The comprehensive health evaluation is described in detail elsewhere [20, 21]. The outcome of interest in this study was BMI (kg/m2). Height and weight were measured on a physician's scale and stadiometer. The exposures of interest were self-reported physical activity, diet, and smoking behavior. Physical activity was categorized based on participants' responses to questions about their regular physical activity habits over the past three months (1 = no activity, 2 = some sports or activity or walk/jog/run up to 10 miles per week, 3 = walk/jog/run more than 10 miles per week) [21-23]. Categories of physical activity were defined at each visit as “inactive” if physical activity = 1, “moderate” if physical activity = 2, and “high” if physical activity = 3. The analysis allowed for changes in physical activity level over time. Smoking habits were obtained from a standardized questionnaire. Participants were classified as a nonsmoker or current smoker at the time of each examination. Eating habits were self-reported as eating: [1] much less, [2] somewhat less, [3] just what, [4] somewhat more, or [5] much more than I want. Birth cohort was defined as each participant's year of birth.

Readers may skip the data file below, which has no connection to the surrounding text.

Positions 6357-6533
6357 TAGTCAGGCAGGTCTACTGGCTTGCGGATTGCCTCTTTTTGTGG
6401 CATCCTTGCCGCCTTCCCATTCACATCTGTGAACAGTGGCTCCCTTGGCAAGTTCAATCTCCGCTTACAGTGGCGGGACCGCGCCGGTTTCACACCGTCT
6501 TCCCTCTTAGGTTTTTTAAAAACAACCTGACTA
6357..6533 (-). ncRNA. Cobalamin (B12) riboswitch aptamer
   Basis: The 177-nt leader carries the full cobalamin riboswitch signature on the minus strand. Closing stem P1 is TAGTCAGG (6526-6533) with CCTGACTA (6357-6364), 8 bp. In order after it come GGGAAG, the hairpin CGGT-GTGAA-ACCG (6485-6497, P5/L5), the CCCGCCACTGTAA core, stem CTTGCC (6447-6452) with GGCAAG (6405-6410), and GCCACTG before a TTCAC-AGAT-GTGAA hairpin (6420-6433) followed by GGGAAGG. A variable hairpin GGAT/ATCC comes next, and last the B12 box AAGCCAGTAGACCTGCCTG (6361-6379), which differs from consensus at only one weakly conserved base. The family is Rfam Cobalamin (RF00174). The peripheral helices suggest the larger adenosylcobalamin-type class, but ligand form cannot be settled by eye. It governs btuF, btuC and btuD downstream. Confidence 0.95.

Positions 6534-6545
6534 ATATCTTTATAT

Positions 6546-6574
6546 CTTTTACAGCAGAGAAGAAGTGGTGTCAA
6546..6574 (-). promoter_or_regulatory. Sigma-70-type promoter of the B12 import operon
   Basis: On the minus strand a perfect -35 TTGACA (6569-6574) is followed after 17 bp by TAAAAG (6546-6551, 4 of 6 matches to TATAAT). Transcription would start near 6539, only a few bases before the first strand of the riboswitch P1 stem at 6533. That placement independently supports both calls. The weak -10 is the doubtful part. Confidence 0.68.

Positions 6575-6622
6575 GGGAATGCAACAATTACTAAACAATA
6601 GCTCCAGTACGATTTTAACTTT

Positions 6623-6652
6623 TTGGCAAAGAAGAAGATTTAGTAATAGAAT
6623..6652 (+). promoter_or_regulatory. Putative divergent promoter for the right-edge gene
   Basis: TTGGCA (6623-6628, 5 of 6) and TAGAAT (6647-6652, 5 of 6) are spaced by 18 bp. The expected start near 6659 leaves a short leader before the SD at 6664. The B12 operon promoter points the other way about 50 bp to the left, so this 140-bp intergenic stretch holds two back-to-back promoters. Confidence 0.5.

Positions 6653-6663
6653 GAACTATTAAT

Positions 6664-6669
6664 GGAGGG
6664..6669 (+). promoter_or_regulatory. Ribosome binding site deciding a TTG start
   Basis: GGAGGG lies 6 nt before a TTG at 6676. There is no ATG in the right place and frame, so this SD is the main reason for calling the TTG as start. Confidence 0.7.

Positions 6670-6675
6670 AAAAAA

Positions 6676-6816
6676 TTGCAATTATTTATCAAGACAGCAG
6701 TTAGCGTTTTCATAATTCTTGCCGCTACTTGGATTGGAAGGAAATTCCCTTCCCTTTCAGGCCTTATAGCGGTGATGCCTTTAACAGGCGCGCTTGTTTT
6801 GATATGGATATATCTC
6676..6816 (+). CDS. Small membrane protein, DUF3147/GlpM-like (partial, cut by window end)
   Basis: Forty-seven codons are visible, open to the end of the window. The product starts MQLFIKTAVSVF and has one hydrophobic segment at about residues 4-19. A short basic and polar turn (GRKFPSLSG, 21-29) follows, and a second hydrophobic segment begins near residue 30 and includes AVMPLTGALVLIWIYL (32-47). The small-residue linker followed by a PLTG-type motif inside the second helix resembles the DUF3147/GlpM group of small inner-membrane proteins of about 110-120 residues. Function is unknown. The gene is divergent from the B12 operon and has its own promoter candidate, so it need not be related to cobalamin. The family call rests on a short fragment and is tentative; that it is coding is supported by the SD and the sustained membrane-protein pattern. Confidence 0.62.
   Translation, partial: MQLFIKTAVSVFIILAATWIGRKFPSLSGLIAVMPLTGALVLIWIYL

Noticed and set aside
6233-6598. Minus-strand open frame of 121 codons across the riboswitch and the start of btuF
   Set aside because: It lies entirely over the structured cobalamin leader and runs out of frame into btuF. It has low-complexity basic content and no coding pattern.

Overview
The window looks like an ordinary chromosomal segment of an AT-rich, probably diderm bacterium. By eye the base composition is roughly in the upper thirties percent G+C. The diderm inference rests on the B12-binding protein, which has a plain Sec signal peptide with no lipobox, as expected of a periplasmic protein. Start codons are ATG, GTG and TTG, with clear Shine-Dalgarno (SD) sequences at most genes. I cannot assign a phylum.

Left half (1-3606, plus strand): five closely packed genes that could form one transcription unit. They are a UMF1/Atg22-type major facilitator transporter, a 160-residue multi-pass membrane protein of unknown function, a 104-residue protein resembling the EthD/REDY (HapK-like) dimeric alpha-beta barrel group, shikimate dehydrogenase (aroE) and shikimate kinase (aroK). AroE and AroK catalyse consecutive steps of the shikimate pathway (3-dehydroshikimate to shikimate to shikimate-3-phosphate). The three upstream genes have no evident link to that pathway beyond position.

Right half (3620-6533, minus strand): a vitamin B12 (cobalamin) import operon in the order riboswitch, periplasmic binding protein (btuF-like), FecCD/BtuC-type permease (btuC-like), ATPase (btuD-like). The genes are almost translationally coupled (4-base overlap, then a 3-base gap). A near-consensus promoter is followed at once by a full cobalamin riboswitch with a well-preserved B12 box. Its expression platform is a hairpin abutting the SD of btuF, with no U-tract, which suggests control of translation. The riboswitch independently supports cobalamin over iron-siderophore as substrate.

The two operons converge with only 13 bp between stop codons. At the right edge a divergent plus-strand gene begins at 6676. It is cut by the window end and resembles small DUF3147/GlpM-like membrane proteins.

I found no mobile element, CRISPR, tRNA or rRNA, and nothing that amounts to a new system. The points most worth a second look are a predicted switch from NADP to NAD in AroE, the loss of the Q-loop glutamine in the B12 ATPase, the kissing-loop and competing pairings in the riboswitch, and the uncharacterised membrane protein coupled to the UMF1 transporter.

Statistical analyses

We employed quantile regression to assess associations of predictor variables at the 10th, 25th, 50th, 75th, and 90th percentiles of BMI. Quantile regression has the advantages of allowing examination at multiple points in the distribution of BMI rather than only at the mean. Quantile regression does not require any assumption about the distribution of the regression residuals and, unlike ordinary linear regression, is not influenced by outliers or skewness in the distribution of the dependent variable, providing greater statistical efficiency when outliers are present. In addition, inference on quantiles can accommodate transformation of the dependent variable without the problems encountered in ordinary linear regression [24].